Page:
Romanization of Greek
| Romanization of Greek ： ウィキペディア英語版|
Romanization of Greek is the transliteration (letter-mapping) or transcription (sound-mapping) of text from the Greek alphabet into the Latin alphabet. The conventions for writing and romanizing Ancient Greek and Modern Greek differ markedly, which can create confusion. The sound of the English letter B () was written as in ancient Greek but is now written as the digraph , while the modern sounds like the English letter V () instead. The Greek name became Johannes in Latin and then John in English but in Greek itself has instead become ; this might be written as Yannis, Yanni, Jani, Ioannis, Yiannis, or Giannis, but not ''Giannes'' or ''Giannēs'' as it would have been in ancient Greek. The masculine Greek word or might variously appear as Hagiοs, Agios, Aghios, or Ayios, or simply be translated as "Holy" or "Saint" in English forms of Greek placenames.〔Dubin, Marc. (''Rough Guide to the Dodecanese & East Aegean Islands'', ). Rough Guides (London), 2002.〕
Traditional English renderings of Greek names originated from Roman systems established in antiquity. The Roman alphabet itself was a form of the Cumaean alphabet derived from the Euboean script that valued as and as and used variant forms of and that became L and S.〔Jeffery, Lilian H. ''The local scripts of archaic Greece'', . Clarendon Press (Oxford), 1961.〕 When this script was used to write the classical Greek alphabet, ⟨κ⟩ was replaced with ⟨c⟩, ⟨αι⟩ and ⟨οι⟩ became ⟨æ⟩ and ⟨œ⟩, and ⟨ει⟩ and ⟨ου⟩ were simplified to ⟨i⟩ (more rarely—corresponding to an earlier pronunciation—⟨e⟩) and ⟨u⟩. Sounds with rough breathing like ⟨θ⟩, ⟨φ⟩, initial-⟨ρ⟩, and ⟨χ⟩ simply wrote out the sound: ⟨th⟩, ⟨ph⟩, ⟨rh⟩, and ⟨ch⟩. Because English orthography has changed so much from the original Greek, modern scholarly transliteration now usually renders ⟨κ⟩ as ⟨k⟩ and the diphthongs ⟨αι, οι, ει, ου⟩ as ⟨ai, oi, ei, ou⟩.〔 Modern scholars also increasingly render ⟨χ⟩ as ⟨kh⟩.
The sounds of Modern Greek have diverged both from those of Ancient Greek and their descendant letters in English and other languages. This led to a variety of romanizations for names and placenames in the 19th and 20th century. The Hellenic Organization for Standardization (ELOT) issued its system in cooperation with the International Organization for Standardization (ISO) in 1983. This system was adopted (with minor modifications) by the United Nations' Fifth Conference on the Standardization of Geographical Names at Montreal in 1987,〔Department of Technical Co-operation for Development. ("Fifth United Nations Conference on the Standardization of Geographical Names: Montreal, 18–31 August 1987", "Report of the Conference", ). United Nations (New York), 1987.〕〔United Nations Group of Experts on Geographical Names, Working Group on Romanization Systems. ''Report on the Current Status of United Nations Romanization Systems for Geographical Names:'' "(Greek )". United Nations (New York), 2003. Accessed 6 Oct 2014.〕 by the United Kingdom's Permanent Committee on Geographical Names for British Official Use (PCGN) and by the United States' Board on Geographic Names (BGN) in 1996,〔United States National Geospatial-Intelligence Agency. ''(Romanization Systems and Policies )'': "(Romanization System for Greek )". 1996. Accessed 2 Oct 2014.〕 and by the ISO itself in 1997.〔〔International Organization for Standardization. "ISO 843:1997 (Conversion of Greek characters into Latin characters)". 2010.〕 Romanization of names for official purposes (as with passports and identity cards) were required to use the ELOT system within Greece until 2011, when a legal decision permitted Greeks to use irregular forms〔() "()" (grafī́ katá parékklisī'' ELOT 743 ''stis taftótītes kai ta diavatī́ria'', "Latin Script Exceptions to ELOT 743 on Passports and ID Cards" ). Accessed 3 Oct 2014. 〕 (such as "Demetrios" for ) provided that official identification and documents also list the standard forms (as, for example, "Demetrios OR Dimitrios").〔Hellenic National Passport Center. Press Releases: "(Transliteration of the Passport Holder's Name in Latin )". 12 Feb 2012. Accessed 3 Oct 2014. 〕 Other romanization systems still encountered are the BGN/PCGN's earlier 1962 system〔〔 and the system employed by the American Library Association and the United States' Library of Congress.〔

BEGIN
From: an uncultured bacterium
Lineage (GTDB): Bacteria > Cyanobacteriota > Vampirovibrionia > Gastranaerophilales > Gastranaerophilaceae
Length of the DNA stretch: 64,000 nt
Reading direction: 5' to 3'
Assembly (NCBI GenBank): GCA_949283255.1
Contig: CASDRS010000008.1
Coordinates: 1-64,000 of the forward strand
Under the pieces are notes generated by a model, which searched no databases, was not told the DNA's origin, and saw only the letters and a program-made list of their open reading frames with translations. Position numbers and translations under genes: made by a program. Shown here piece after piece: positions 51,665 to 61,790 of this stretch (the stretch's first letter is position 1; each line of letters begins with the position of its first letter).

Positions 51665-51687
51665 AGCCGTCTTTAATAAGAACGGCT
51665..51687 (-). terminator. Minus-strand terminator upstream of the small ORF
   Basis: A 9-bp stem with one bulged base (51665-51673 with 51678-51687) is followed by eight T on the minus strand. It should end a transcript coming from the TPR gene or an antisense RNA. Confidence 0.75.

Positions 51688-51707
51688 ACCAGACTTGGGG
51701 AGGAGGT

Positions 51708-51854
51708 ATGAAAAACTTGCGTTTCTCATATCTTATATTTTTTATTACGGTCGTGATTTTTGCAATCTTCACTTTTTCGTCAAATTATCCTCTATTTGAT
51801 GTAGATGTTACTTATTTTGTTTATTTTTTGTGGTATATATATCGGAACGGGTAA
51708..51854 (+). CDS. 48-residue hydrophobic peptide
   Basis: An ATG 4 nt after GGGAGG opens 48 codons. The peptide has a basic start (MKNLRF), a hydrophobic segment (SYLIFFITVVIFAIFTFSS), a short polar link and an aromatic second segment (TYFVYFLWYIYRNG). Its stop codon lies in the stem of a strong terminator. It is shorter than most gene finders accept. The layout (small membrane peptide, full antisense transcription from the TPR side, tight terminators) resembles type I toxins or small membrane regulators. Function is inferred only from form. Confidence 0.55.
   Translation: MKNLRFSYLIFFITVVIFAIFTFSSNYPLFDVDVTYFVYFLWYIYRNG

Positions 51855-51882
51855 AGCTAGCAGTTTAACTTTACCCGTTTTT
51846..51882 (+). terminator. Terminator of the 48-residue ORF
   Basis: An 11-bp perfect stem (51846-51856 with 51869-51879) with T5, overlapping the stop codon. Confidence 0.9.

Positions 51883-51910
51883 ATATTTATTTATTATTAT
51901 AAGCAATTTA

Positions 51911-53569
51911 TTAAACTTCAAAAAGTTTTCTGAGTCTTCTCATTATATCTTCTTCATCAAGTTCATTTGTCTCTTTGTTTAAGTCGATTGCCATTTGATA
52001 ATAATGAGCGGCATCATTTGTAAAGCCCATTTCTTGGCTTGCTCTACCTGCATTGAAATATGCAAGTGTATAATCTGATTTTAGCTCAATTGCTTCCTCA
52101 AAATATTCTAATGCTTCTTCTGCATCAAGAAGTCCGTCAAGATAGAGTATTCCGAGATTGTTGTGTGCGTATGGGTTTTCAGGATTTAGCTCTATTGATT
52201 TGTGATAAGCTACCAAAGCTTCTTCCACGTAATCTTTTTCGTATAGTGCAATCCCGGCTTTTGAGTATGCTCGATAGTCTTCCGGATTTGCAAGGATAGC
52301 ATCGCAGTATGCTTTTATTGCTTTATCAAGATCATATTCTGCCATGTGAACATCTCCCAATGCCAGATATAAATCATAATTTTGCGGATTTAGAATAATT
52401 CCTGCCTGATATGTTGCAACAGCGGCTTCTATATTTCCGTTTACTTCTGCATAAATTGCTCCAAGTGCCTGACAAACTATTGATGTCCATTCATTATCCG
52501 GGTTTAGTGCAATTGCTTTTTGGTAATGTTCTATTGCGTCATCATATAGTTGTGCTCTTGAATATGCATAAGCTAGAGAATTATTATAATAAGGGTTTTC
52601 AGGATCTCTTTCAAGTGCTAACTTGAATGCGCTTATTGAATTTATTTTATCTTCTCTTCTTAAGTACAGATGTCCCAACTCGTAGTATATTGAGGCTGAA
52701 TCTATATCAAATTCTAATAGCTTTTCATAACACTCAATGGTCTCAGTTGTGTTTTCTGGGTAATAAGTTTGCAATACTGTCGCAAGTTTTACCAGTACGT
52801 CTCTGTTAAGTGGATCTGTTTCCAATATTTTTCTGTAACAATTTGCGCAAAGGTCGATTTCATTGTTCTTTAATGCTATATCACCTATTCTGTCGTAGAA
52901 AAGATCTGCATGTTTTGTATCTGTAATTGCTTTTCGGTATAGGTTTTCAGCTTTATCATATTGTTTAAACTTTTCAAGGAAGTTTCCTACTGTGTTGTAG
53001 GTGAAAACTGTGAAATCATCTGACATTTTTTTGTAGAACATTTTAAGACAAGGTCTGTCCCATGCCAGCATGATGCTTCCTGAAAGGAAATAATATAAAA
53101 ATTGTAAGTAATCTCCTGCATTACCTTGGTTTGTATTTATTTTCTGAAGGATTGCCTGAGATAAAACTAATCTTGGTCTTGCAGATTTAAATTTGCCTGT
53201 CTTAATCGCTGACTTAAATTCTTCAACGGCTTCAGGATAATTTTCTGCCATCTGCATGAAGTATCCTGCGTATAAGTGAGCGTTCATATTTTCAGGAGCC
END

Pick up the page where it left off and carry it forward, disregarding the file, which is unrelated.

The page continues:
"Greeklish" has also spread within Greece itself, owing to the rapid spread of digital telephony from cultures using the Latin alphabet. Since Greek typefaces and fonts are not always supported or robust, Greek email and chatting has adopted a variety of formats for rendering Greek and Greek shorthand using Latin letters. Examples include "8elo" and "thelw" for , "3ava" for , and "yuxi" for .
The following tables list several romanization schemes from the Greek alphabet to modern English. For the romanization of Greek into other languages, see the corresponding articles in our sister wikis, such as "Romanisation du grec" on the French Wikipedia. Note, however, that the ELOT, UN, and ISO formats for Modern Greek intend themselves as translingual and may be applied in any language using the Latin alphabet.
抄文引用元・出典: フリー百科事典『 ウィキペディア（Wikipedia）』
■ウィキペディアで「Romanization of Greek」の詳細全文を読む
| 翻訳と辞書 : 翻訳のためのインターネットリソース|
Copyright(C) kotoba.ne.jp 1997-2016. All Rights Reserved.